How can we create change?
We can track the impact of our work by measuring the energy usage of our computing resources, designing metrics that we use in our publications, displaying those metrics to users with relatable comparisons, or providing the means for research groups to compare their environmental impact with colleagues, collaborations, and competitors. Where data is available we can set and monitor carbon emissions targets for computing runs or whole research projects, making pledges that are public, accountable, and - if we choose - enforced. And where data is difficult to gather, some indication of impact, participation in relevant schemes, or an acknowledgement that we are thinking about your impacts can be useful, inspiring to others, and create new forms of incentive. Just asking questions and raising concerns can set off a chain of events that enable positive change.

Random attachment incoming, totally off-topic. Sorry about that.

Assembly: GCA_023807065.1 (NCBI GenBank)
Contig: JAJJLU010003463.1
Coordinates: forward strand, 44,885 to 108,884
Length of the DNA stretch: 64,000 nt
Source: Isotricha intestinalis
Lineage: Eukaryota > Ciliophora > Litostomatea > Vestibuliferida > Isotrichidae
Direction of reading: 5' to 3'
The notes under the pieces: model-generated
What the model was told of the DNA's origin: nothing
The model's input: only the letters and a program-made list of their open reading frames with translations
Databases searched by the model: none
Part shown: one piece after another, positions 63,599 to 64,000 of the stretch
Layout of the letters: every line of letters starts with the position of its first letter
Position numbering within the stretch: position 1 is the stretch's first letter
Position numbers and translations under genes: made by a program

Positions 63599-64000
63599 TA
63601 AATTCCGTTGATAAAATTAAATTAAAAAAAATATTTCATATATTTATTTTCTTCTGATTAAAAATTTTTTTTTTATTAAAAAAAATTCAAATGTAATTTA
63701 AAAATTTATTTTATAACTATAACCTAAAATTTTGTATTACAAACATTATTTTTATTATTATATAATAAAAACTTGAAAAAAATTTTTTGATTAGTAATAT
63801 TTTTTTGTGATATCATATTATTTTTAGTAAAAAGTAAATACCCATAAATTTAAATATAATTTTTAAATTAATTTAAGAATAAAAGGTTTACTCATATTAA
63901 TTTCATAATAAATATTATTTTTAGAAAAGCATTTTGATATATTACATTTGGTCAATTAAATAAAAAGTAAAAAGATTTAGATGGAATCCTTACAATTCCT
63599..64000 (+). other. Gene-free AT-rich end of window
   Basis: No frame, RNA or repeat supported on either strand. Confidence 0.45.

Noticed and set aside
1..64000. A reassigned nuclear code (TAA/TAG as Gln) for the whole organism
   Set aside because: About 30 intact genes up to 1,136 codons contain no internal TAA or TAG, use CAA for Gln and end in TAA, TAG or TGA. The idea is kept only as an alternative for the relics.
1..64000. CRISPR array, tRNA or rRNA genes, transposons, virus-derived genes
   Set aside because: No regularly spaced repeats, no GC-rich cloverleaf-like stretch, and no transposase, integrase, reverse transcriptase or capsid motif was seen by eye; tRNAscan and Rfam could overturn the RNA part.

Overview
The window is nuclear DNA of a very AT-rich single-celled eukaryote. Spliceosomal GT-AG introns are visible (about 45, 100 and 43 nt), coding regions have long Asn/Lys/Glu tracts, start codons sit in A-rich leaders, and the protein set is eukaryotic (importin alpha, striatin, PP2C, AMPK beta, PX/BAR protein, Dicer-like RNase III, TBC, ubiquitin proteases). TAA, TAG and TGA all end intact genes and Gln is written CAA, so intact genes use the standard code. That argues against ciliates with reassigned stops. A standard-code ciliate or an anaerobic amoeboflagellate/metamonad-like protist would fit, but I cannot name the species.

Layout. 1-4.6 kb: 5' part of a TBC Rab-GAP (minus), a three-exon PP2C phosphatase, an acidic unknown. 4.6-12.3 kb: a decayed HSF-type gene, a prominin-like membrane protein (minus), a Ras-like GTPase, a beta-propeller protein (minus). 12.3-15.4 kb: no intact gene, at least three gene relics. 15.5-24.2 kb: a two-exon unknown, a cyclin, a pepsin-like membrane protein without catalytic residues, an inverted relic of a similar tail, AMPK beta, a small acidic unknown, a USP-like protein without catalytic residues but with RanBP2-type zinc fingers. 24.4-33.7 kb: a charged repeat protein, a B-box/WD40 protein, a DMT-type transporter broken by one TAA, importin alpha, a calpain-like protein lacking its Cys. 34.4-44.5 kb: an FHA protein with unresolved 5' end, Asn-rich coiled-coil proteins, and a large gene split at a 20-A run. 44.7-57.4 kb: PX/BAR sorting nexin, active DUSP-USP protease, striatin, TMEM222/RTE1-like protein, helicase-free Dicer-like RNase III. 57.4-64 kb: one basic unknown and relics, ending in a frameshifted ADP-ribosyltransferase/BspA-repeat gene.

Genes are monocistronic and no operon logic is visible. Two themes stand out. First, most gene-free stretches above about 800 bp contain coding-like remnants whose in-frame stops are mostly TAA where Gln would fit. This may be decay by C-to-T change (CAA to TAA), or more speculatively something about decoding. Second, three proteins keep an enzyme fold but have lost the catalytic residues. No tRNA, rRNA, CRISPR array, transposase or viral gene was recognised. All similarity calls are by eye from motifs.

We can write more resilient code by building in checkpoints that reduce loss from failed jobs or simulations, by deliberately constraining ourselves to limited resources and datasets, or by threading the environmental impacts of research computing through our training and outreach work. We can even tell stories. We can, as a hackday team did at Collaborations Workshop 2023, write tools like the Climate Aware Task Scheduler. Tools that prompt us to compute less, to compute at times when surplus energy is available, and to build workflows that recognise and redress the energy intensity of our work. And we can publish adhering to the FAIR (Findable, Accessible, Interoperable and Reusable) principles more of the data we create from computational work, so as to encourage the reuse of existing data rather than the need to create new data. To achieve this we need to train each other, build capacity, and develop intersecting communities of practice that can discuss, evolve guidelines and best practices around climate crisis-oriented research computing, and share what works in advocating for change in organisations and institutions.